Talk:Scroll of cleansing

From the RuneScape Wiki, the wiki for all things RuneScape
Jump to: navigation, search
This talk page is for discussing the Scroll of cleansing page.

Untitled[edit source]

Anyone know how this scroll effects Overloads? Does it save the Torstol or all the potions apart from 1? Shadow silk hood.png Elysian Aura Lord marshal cap.png 00:29, November 3, 2010 (UTC)

With overloads it does save the torstol's, i tried it with 270 torstol's.. ended up with 310 potions. Amun erebos 22:12, December 9, 2010 (UTC)

On the first couple days it used to save the avantoe and dwarf weed on extreme attack and extreme strength respectively. Shame they changed it. I took full advantage of that! 01:34, November 5, 2010 (UTC)

Torstols are saved, extreme potions are not. (I've seen the effect happen personally.) Volons (talk) 06:11, July 15, 2013 (UTC)

Data Collection[edit source]

This reward is pretty awesome and the supposed 10% efficiency can have quite a variance,I suppose depending on "luck". On my first test I made combat pots (harralander + goat horn) beginning with 318 harralander, resulting in 416 combat pots (30.8 % efficiency). It would be interesting to see other similar data reported. Sanctumanon 07:47, January 3, 2011 (UTC)

I am having similar luck on my first 500 potions... rate seems to be closer to 25-30% rather than 10%.... --Condor85 20:46, January 3, 2011 (UTC)
You two need to remember that it's 10% for each action, so getting 25% more potions is less surprising when you remember you actually did two actions: vialing and then adding a secondary. I do agree, though, that the rate is slightly higher than 10%: from the 10,000 irits I just vialed I got 11,264 unfs, which is 11.2% efficiency. (wszx) 06:14, March 2, 2011 (UTC)
If you start with 10,000 herbs, saving 10% leaves you with 1,000, which when used leaves 100, and then 10, and then 1. This adds up to getting 11,111 herbs out of the original 10k, for an effective rate of 11.11% more herbs than you really had, even though you're only saving 10% of the herbs you used. Your 11,264 unfinished potions from 10,000 herbs is only 153 (less than 2%) more than the expected value.
Getting 25-30% more potions than herbs used is a bit odd, though, if the effect's only meant to be for the herbs and secondaries. It should be something like 1000 herbs + 1000 secondaries + 1111 vials of water = 1111 potions, with all ingredients used up. --MarkGyver (talk) 06:31, March 3, 2011 (UTC)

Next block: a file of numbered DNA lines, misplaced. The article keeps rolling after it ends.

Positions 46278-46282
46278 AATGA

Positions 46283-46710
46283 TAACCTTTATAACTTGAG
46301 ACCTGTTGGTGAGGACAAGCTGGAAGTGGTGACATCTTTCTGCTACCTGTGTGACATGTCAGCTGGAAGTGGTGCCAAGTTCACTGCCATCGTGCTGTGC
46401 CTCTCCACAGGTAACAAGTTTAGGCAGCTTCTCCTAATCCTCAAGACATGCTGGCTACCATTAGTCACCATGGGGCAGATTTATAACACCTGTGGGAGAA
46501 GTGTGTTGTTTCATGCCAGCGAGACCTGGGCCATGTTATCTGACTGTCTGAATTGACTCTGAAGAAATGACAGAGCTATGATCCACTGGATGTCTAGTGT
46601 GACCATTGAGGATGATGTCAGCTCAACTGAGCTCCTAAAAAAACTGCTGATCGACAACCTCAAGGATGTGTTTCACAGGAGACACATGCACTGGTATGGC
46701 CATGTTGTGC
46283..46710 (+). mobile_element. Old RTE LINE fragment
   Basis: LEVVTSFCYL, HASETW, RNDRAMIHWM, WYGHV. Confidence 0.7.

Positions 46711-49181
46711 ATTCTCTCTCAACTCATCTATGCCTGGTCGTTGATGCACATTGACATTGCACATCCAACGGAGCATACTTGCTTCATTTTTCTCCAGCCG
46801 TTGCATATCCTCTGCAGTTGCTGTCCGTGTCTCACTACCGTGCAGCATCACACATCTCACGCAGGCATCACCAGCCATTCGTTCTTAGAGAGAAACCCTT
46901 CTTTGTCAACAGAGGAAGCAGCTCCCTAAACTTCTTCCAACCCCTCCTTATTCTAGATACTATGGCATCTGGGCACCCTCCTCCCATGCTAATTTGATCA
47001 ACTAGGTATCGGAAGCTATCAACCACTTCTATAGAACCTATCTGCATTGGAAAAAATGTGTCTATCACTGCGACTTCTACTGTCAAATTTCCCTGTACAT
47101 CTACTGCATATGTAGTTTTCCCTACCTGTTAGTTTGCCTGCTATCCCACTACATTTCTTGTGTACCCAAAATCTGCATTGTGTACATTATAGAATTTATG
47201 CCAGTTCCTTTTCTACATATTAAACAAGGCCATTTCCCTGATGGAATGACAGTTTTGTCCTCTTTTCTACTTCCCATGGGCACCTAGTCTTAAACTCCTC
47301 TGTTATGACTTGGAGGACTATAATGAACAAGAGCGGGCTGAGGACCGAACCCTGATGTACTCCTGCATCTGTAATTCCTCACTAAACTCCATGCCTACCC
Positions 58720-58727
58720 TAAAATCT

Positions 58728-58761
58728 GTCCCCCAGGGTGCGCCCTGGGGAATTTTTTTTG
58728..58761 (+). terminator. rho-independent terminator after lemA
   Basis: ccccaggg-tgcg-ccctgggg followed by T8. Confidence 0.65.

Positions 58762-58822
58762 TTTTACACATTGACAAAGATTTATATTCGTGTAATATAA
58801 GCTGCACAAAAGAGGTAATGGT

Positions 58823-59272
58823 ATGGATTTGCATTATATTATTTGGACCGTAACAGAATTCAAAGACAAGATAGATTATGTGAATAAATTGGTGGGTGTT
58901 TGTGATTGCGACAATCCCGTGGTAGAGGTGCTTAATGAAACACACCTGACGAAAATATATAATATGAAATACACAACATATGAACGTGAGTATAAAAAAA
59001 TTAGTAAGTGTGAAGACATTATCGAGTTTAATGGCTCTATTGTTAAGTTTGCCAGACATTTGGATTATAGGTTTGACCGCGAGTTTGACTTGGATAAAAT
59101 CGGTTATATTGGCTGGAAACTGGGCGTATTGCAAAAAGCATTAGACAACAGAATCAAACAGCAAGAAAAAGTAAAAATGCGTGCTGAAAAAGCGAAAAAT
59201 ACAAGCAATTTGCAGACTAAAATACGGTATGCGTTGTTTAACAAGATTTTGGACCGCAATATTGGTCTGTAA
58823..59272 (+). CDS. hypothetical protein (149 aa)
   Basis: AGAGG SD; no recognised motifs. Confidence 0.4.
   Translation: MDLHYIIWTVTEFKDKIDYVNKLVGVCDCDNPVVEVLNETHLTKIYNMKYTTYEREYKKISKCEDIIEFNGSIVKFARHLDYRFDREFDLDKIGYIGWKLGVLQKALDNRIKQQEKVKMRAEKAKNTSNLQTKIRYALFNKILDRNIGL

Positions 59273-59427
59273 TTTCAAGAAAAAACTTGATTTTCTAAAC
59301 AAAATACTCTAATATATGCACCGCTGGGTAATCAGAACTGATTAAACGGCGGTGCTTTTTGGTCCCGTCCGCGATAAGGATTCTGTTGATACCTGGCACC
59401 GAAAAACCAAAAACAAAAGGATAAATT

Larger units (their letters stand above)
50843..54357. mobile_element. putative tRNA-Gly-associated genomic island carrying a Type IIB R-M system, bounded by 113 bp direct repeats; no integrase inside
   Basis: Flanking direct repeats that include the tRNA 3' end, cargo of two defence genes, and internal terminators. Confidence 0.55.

^The above is a sound mathmatical argument, though through my herblore experience with the scroll (I'm 99) i've found on multiple occasions of samples of 10k potions that the results are closer to 12.5% bonus (1/8, similar to the speed increase effect). I think 4-5 samples of 10k potions is more then enough to say that 11.11% and 12.5% are significantly different. ~Rory
^^The above is *not* a sound argument. The expected bonus potions is 1111 for 10k herbs used, thus the 153 extra bonus potions are 153/1111 more than expected. That's almost a 14% difference from expectation, and is a result that seems to happen consistently. I would argue that the actual rate is at least 11%, if not closer to 11.5%, rather than the 10% stated in the literature. This would yield an expected 112.5%-113% of potions made per herbs used.Perlmutter 17:56, February 20, 2012 (UTC)

2199 kwuarms mixed into 2510 kwuarm potions (1.14 times the kwuarms, or 14.1% rather than 11.1% expected bonus) - Hell Man 2nd (Perlmutter 09:06, June 23, 2011 (UTC) -> didn't remember to sign before)

2100 kwuarms mixed into 2380 kwuarm potions (1.13 times the kwuarms or 13.3% rather than 11.1% expected bonus) - Hell Man 2nd Perlmutter 09:06, June 23, 2011 (UTC)

5151 toadflax mixed into 5774 toadflax potions Perlmutter 00:41, February 21, 2012 (UTC)

Based on these results, and those of my own experience, I think I could confidently say that the probability of saving an herb is greater than 10%. I would hazard to estimate 11.5%. Beginning with exactly 14k clean herbs, and making 14k unf pots, I wound up with 1626 remaining herbs (herbs saved). This, of course, is about 11.6%. Assumin the probability is 11.5%, the total herbs saved from about 10k unf pots made would be 1150. Continuing to unf these 1150 herbs would save an additional 132.25 on average. From unfing these, one would save about 15.2 herbs on average. Doing this one last time would yield about 1.75 herbs saved on average. Adding up all of the herbs saved we get 1299.2, or about 13% more unf pots than the 10k herbs we started with. I think this is pretty accurate with the above samples. Maybe it's even higher than that, but considering the common problem of people sharing unexpected results more commonly than expected results, I think 13% is fairly accurate. Further testing should be taken into account. I will try to share my results here in the future.Quest point cape.pngSk8r dan man Quests 15:24, March 9, 2012 (UTC)